-R effect in benzene causes anti-aromaticity?

  • Thread starter Mcp
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Consider any -R effect showing group like NO2 in place of anyone of the hydrogen of the benzene ring, here we get nitrobenzene.

We know that after showing -R effect a double bond will be formed between N and C and one of the π bond will no longer be present in the ring and it's place will be taken by + charge on ortho and para position which will be in conjugation with the remaining two π bonds in the ring as can be seen from the diagram below.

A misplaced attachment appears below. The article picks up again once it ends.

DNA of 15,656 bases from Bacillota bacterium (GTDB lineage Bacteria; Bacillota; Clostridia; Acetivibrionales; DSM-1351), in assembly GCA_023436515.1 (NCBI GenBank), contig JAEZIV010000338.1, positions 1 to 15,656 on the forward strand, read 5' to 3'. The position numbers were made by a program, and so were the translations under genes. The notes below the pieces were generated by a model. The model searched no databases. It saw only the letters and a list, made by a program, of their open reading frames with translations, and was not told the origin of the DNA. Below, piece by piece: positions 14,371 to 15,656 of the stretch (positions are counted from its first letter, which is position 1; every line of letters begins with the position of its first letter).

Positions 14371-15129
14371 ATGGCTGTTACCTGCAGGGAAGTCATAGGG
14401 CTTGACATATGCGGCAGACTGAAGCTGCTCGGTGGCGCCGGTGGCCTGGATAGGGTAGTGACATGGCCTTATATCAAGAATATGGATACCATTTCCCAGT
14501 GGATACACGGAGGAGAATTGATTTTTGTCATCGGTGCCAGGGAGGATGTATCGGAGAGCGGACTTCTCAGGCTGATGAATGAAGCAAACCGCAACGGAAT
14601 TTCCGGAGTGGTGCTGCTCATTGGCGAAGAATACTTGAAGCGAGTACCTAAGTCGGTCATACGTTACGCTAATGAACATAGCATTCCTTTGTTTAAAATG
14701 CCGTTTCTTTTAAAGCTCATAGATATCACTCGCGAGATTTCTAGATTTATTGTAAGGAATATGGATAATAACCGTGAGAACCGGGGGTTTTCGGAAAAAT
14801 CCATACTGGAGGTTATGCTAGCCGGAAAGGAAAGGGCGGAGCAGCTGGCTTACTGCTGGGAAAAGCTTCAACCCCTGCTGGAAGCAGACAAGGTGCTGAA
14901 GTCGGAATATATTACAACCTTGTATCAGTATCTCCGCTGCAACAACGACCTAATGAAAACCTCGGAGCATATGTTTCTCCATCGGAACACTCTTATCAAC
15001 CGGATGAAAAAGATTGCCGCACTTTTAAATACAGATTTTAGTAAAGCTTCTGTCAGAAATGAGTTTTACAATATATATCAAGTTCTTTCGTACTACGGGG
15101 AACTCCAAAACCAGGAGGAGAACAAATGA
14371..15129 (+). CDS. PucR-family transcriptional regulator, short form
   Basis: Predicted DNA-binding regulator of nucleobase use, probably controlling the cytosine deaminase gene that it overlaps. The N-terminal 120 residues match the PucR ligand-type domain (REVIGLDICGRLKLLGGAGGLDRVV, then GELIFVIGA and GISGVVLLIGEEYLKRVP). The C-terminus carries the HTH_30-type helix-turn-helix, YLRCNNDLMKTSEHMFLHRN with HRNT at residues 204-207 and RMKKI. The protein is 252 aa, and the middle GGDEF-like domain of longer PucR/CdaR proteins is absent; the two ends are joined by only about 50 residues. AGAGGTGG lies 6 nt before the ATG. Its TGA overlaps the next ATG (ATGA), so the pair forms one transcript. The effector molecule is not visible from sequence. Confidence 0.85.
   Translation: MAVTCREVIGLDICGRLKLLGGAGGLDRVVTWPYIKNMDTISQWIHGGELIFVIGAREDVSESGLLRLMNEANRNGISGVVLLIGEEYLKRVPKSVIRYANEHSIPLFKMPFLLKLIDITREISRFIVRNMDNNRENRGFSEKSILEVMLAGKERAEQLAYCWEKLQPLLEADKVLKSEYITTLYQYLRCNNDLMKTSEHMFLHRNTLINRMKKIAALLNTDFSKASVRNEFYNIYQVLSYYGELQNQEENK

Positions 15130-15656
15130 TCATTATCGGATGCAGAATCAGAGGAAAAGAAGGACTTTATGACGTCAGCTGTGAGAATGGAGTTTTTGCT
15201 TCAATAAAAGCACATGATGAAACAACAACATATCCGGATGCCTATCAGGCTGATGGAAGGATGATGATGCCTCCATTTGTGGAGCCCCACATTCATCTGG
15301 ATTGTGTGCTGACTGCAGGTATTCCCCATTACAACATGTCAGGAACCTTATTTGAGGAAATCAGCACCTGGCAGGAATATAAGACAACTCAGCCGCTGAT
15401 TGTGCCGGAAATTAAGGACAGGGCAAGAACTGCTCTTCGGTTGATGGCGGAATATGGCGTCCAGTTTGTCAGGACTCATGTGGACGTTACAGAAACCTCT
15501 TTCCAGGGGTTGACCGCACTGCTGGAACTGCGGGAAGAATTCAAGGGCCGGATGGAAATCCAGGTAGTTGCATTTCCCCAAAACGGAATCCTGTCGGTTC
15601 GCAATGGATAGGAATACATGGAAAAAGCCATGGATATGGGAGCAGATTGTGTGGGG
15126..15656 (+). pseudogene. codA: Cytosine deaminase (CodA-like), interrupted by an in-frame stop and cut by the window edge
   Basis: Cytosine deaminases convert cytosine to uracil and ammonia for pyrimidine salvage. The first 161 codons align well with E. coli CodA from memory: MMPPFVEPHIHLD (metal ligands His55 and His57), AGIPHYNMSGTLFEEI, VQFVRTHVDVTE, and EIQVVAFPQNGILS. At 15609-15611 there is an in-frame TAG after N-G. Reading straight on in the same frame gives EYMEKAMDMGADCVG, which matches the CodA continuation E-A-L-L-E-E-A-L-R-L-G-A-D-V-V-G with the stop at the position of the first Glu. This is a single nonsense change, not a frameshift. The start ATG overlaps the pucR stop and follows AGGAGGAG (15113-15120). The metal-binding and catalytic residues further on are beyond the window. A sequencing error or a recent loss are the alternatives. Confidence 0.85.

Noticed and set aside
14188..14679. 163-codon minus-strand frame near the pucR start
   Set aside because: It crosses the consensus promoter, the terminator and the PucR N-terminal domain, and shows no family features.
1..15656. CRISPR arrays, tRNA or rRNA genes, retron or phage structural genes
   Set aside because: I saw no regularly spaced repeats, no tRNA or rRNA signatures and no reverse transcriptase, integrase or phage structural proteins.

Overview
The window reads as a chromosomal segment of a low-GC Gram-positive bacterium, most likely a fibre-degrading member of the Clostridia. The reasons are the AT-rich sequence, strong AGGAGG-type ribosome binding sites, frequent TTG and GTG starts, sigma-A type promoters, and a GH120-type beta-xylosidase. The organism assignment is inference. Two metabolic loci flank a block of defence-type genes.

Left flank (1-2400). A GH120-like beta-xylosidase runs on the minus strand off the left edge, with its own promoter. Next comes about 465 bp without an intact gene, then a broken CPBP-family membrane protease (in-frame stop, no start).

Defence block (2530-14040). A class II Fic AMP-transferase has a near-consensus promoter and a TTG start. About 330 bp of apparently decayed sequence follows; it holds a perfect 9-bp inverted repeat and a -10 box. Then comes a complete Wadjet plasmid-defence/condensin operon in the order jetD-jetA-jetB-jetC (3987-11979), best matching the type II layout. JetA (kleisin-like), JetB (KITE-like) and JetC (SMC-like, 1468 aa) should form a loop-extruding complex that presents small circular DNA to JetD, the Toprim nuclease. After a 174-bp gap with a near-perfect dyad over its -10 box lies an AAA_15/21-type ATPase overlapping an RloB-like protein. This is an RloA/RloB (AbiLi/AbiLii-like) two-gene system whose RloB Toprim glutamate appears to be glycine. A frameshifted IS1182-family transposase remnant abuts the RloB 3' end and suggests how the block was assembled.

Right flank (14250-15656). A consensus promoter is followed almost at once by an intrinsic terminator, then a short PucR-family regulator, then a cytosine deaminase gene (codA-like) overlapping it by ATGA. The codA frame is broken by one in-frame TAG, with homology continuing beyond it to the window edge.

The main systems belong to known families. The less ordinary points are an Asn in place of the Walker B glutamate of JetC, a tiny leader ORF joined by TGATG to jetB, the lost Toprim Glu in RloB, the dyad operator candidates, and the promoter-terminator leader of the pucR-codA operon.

However the problem is that, in the canonical forms after resonance there will be 4 π electrons in a planar conjugated ring, which by definition is anti aromatic. But this should not be true because we know that resonance increases stability but anti aromatic hydrocarbons are unstable.

Can anyone give an explanation for the same.


Science Advisor
None of the canonical forms has a ring of 4 pi electrons. They have six pi electrons in a non-cyclic conjugated system (including the C=N bond).

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